James Madison Papers

To James Madison from Alexander White, 17 August 1789

From Alexander White

Woodville 17th August 1789

Dear Sir

I wrote you a Line from Philadelphia mentioning such Facts as had come to my knowledge respecting the sentiments of the People on Public Affairs. My Journey was fatiguing, the weather being excessive hot, and the Stages over-burdened with Passengers and Baggage. I reached Baltimore on Tuesday afternoon—and took breakfast before I sat out on Wednesday morning. Several Gentlemen waited on me who all concurred in Assurances, that the Proceedings of the House of Representatives had given more general Satisfaction than could have been expected from any Assembly of men, that where there had been a diffirrence of opinion among us on great Political Principles a similar differrence had existed among the People at large, but that all united in giving full credit to their Representatives for their good intentions and Patriotism, and were pleased with the cool discussion of subjects so important. I found, however, that our own pay and Salaries in general were considered as too high—and that any distinction between the Senate and the Representatives in respect to pay would be thought improper. At the Inns on the Road I was surprised to find the knowledge, which the Land Lords, and Country People who were at some of them, had acquired, of the Debates and Proceedings of Congress. At Fredericktown I met with General Gates, and Governour Johnston1 who had come to Town in expectation of seeing me. The day was so far advanced, and the heat so excessive, that I could indulge myself but little in the Governours Company. I rode home with the General, where was old Adam2 waiting my arrival. These two Veterans had conned over the Presidents right of Removal, and seemed inclined to think he ought to have the Power, but were not so well satisfied with the propriety of Legislative Constructions. On Friday I reached home, and am now preparing to set out for Berkeley Court, In the mean time several Gentlemen Federal and Anti Federal from Winchester and its Vicinity have been to see me—they express a perfect universal Satisfaction with the Conduct of their Representatives. I found that the Temporary Residence of Congress, is (on this side of Philadelphia) considered as of little importance—the permanent Seat is the great Object. And in this Respect I was happy to find the expectations of the People, not more sanguine than reason seems to justify. Mr Smith the Manager of the Patowmack Works,3 and Mr Gilpin one of the Trustees have been up to the Head Branches of that River, have taken an accurate account of its State, and explored the communications with the Branches of the Ohio—they passed Shepherdstown on their Return a few days before I passed thro’, but I could learn no particulars either as to Facts or Opinions.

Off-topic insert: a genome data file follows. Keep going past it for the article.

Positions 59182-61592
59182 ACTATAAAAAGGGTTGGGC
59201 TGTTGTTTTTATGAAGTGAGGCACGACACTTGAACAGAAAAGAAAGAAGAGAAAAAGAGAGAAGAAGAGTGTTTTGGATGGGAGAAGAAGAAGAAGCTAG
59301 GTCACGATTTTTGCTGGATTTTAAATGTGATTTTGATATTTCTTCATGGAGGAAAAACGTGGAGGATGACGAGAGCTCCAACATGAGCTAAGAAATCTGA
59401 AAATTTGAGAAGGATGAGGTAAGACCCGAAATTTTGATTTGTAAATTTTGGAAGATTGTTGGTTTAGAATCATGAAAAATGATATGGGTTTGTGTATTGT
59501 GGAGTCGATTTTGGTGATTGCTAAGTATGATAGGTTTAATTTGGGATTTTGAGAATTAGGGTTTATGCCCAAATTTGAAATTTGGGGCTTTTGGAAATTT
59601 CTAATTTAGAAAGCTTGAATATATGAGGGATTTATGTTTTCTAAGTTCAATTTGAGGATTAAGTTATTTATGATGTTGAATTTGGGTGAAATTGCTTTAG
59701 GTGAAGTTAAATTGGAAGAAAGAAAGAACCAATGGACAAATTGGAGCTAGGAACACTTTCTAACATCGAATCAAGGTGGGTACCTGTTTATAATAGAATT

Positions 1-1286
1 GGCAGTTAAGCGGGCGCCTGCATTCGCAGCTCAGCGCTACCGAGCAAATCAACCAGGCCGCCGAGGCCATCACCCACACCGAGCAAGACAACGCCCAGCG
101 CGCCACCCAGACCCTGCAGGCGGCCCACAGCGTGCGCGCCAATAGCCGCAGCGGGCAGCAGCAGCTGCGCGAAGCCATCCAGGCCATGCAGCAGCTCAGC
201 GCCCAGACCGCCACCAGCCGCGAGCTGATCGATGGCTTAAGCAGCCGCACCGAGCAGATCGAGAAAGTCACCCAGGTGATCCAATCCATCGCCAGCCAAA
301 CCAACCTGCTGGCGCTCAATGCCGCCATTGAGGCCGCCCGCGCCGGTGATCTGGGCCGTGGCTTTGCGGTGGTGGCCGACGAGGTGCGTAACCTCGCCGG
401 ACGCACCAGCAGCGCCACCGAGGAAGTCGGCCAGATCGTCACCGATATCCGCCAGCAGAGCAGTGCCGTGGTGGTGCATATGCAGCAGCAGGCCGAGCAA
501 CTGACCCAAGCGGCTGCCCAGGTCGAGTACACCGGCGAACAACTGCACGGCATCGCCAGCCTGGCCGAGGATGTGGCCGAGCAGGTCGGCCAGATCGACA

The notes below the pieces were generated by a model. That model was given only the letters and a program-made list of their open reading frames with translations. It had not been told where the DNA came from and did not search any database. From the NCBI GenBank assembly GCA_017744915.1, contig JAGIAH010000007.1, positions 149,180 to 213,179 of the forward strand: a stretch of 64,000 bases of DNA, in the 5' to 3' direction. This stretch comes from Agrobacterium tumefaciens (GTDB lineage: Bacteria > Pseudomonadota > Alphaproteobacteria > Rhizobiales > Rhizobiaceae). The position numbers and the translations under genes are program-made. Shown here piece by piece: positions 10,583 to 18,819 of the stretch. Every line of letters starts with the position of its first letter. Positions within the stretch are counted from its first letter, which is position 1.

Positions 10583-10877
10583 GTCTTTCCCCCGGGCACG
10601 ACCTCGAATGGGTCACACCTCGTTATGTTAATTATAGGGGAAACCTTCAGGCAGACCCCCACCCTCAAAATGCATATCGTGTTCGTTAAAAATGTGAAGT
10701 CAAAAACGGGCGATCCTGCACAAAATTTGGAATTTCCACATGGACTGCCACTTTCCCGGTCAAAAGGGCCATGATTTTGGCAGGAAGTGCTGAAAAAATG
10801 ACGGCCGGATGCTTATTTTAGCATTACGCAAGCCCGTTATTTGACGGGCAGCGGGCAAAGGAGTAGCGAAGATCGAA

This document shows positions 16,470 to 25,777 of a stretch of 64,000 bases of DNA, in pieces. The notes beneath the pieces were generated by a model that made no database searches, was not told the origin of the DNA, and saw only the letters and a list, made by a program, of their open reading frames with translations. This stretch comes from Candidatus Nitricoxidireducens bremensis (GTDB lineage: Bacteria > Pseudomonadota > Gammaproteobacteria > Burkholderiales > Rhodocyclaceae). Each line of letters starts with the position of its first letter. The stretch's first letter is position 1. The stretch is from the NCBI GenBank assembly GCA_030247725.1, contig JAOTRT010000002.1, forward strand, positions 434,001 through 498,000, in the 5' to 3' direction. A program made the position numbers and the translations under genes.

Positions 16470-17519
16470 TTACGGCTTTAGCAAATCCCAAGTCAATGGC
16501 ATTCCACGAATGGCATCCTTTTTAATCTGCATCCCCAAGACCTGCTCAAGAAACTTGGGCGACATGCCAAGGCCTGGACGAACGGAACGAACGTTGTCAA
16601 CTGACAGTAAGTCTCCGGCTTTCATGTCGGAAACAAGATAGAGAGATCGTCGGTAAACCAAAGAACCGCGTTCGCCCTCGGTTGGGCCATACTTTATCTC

The Navigation of the River appears to be at a stand, the Water is low, and some little time ago a Boat loaded with Seventeen Hhds. Tobo. stove against a Rock and went to the Bottom, No lives lost, and the Tobacco was got on shore somewhat damaged. I am extremely anxious to hear what is going on in Congress. I think I desired Mr Beckley to fold up and send me the Papers by every Post, and to get you, or some of my Colleagues to frank them, for I believe they will not come free without. I am not certain whether the Post which leaves N. York on Monday reaches Winchester on Tuesday Se’night, So that if you oblige me with Weekly communications Friday may be the most speedy. I have scarcely time to write this Scrall And no time to write any one but you, Must therefore request you to present my Compliments to all the Gentlemen of our Delegation, to Mr. Beckley and the other Gentlemen of our House And remain with Sentiments of Great Regard Dear Sir Your most Obt. Servt

Alex White

RC (DLC). Docketed by JM.

1Thomas Johnson of Maryland.

2Late in life JM placed an asterisk here and wrote in the left margin, “*Genl. A. Stephen.”

3James Smith, who was appointed manager of the Potomac Company in 1788 (John Pickell, A New Chapter in the Early Life of Washington in Connection with the Narrative History of the Potomac Company [New York, 1856], pp. 108–9).

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